Pitts: We have a concept in The District (in Prairie Trail) where we have retail on the first level and office on the second level. We’re 100 percent occupied with office on the second floor (of one of the District buildings), and I want to say we are committed to 80 percent right now on another. We’re seeing pre-leasing activity. I feel like we’re having some success there. I can’t speak to how that’s working in other segments of the market.

Scott: It is hard for national retailers to understand how mixed-use works. It is very expensive to build this kind of product. Any time you go vertical, you incur the costs of elevators and stair shafts and the mechanical systems are different and very complicated, so your rents are going to be higher. If you’re doing that in a location where people aren’t used to that, you’ve seen mixed-use projects that have been brought online in the last 10 to 15 years that have failed because you have a situation where the customers expected to park behind the retail space, and this is just not the way that we live. You try to do that in the suburbs, and it gets to be very difficult. The national retailers like for their customers to be able to park at the front door. They like to be able to control how the cash route works. They want to have their customers check out near the front door; they don’t want to have to control the back door entrance because it is very difficult. You’re opening yourself up to shoplifting, theft, those kinds of things, when you have multiple entrances to the store. National retailers struggle with that.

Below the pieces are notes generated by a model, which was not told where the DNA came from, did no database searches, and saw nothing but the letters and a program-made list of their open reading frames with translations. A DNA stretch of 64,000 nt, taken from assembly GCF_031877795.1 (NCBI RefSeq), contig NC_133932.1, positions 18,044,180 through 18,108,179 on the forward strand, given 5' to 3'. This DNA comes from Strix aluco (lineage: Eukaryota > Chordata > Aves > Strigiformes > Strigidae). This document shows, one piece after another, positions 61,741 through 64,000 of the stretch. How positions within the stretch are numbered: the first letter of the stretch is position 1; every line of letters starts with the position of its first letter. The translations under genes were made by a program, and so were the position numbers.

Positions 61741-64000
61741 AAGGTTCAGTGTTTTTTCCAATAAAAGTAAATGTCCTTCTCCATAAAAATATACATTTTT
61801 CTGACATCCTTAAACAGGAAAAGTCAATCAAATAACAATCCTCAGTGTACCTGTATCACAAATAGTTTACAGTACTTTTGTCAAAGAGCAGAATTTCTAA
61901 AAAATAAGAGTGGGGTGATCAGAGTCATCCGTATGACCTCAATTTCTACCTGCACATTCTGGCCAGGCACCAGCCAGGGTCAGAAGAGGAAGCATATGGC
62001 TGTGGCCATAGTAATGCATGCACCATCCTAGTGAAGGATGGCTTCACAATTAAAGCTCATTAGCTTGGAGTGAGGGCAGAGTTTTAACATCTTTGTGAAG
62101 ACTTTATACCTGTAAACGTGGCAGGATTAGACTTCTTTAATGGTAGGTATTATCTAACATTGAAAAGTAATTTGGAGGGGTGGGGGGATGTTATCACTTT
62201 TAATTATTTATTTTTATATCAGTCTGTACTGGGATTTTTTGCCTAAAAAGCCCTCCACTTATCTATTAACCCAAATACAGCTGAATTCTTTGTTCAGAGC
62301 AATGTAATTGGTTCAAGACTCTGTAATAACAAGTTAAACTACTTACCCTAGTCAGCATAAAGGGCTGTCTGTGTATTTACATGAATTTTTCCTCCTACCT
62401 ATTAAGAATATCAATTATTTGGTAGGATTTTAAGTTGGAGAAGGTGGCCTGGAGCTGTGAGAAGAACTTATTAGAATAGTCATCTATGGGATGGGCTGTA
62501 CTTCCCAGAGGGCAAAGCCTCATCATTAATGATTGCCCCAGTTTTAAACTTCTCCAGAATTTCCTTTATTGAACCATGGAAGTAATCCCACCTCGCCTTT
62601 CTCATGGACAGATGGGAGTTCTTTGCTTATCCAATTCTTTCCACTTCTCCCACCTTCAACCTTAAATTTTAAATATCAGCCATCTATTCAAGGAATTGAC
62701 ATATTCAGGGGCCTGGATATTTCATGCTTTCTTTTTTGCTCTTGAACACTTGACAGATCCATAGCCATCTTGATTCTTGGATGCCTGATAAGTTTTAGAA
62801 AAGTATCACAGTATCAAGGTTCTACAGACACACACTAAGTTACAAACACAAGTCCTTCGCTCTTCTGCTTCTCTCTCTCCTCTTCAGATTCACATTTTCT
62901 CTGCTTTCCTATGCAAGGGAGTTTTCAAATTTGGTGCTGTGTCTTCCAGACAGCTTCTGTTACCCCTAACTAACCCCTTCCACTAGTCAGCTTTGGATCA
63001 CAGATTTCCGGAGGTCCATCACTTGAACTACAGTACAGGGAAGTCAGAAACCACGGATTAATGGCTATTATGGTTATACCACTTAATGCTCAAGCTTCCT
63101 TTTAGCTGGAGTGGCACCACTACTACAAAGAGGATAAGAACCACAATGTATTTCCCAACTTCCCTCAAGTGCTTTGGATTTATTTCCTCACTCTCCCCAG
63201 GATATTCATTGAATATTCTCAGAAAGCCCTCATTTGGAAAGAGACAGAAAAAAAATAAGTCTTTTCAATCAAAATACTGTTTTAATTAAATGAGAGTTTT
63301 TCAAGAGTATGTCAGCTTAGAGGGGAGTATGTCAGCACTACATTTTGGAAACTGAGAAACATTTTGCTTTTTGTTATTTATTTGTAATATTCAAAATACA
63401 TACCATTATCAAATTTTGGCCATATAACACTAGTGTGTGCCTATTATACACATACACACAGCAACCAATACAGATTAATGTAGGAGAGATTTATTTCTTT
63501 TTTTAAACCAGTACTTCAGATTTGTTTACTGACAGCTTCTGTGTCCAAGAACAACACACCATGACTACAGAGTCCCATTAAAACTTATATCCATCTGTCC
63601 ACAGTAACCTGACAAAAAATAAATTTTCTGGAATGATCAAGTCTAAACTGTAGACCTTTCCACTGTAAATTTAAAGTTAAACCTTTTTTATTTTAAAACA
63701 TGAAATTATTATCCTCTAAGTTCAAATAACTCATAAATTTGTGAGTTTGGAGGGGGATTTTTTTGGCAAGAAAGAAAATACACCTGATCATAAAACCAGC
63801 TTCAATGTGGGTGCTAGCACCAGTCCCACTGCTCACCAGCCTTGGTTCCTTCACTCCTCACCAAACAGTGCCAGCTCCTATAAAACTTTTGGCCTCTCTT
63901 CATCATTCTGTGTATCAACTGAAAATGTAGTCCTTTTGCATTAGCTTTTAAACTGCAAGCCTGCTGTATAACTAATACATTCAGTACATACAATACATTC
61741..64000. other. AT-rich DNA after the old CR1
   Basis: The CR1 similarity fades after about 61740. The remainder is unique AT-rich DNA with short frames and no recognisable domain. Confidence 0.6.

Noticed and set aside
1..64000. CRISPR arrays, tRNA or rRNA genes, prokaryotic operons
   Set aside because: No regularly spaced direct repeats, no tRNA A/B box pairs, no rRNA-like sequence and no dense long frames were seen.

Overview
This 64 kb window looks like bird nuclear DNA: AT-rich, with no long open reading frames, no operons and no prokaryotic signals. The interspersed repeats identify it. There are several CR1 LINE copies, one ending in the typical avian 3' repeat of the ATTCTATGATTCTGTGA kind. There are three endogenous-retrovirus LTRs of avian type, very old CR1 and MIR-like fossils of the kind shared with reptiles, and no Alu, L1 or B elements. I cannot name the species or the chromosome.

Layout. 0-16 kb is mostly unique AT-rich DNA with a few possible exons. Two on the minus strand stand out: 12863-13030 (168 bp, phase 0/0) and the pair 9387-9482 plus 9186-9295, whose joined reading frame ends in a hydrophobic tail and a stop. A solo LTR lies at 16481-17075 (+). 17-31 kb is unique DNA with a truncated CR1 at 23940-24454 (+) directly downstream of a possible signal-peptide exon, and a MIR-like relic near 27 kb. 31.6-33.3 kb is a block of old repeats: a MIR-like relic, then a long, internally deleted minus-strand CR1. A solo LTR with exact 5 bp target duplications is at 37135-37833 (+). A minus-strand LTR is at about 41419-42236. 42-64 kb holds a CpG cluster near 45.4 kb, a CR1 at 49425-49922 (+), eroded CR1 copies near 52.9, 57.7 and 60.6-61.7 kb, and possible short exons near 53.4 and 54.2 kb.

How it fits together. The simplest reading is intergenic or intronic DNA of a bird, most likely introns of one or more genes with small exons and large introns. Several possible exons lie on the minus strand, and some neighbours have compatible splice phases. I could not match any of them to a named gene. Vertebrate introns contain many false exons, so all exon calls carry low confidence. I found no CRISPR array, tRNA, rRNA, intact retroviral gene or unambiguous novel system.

Dingel: From a presence standpoint, they come in and they have a box. They know how they want their storefronts to look, and they struggle finding a presence when they have a multistore product. … They say, we want an end cap, we don’t want anybody above us, we want a drive-thru, and that’s what they are used to, that’s what they have found success with and they don’t want to change the mold.

KEY POINT: Mixed-use can present challenges
Mixed-use buildings blending office, housing and retail are desired by communities. But national retailers struggle with the concept, particularly in the suburbs, due to the higher costs and logistical challenges they don’t usually have to contend with. 

Is regional and municipal planning helping or hurting?